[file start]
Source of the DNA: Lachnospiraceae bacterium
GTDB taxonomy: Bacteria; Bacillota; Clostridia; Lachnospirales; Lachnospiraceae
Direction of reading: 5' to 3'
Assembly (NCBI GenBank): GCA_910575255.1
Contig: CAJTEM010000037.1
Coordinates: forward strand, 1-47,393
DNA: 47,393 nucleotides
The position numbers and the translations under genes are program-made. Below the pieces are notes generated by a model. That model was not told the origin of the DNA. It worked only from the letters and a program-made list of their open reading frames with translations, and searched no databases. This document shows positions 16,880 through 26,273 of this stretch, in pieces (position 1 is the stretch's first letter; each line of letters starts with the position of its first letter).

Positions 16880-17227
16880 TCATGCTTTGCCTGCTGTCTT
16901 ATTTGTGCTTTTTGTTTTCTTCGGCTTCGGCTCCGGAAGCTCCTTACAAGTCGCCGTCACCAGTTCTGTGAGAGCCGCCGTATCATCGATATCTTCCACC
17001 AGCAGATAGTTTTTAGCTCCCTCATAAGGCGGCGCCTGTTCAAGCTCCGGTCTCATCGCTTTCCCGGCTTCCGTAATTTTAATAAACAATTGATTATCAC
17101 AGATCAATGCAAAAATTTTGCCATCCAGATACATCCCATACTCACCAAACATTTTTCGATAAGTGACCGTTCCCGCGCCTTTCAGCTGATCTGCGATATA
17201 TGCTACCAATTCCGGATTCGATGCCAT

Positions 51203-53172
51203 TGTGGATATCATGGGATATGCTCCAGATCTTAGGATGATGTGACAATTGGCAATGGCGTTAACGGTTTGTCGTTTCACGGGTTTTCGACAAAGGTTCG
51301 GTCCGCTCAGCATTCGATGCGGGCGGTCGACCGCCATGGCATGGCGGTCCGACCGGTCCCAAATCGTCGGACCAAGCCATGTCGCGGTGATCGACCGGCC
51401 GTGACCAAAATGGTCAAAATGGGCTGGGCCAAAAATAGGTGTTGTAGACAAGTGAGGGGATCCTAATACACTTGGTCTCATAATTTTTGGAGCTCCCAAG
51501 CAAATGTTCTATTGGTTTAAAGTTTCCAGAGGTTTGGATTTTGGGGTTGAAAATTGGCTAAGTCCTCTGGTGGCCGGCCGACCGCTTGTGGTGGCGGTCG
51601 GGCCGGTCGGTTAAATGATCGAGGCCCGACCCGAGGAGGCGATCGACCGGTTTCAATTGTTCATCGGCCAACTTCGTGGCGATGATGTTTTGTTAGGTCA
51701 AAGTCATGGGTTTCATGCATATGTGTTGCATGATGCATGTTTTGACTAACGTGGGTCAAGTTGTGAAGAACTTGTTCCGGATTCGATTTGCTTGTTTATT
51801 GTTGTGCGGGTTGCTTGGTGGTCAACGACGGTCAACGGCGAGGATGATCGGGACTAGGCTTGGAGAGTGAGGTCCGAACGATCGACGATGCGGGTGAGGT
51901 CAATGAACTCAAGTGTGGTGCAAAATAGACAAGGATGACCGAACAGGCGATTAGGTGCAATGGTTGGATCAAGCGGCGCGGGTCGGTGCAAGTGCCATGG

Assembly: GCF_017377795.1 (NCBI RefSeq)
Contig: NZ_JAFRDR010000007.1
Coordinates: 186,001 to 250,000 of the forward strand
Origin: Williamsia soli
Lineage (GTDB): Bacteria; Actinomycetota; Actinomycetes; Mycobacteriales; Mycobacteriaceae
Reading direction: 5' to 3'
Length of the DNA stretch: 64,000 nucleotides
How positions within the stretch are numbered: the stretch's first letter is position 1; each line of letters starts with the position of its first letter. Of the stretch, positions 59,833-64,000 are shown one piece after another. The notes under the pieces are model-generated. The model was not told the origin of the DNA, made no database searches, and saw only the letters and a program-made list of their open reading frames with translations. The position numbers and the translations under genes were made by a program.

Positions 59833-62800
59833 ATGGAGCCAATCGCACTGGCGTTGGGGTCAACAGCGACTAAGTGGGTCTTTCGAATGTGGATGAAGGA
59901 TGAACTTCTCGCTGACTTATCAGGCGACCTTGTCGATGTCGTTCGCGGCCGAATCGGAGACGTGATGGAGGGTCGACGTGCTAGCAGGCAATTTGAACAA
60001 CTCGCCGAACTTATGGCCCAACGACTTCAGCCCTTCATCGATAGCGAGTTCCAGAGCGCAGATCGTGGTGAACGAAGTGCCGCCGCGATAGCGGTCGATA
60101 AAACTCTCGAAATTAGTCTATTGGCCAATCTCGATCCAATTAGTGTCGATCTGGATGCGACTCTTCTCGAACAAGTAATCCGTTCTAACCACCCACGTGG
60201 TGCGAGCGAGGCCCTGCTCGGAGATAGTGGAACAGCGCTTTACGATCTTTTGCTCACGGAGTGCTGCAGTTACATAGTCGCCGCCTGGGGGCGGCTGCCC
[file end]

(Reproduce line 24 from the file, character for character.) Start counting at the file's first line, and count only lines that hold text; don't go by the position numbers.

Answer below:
Assembly: GCF_017377795.1 (NCBI RefSeq)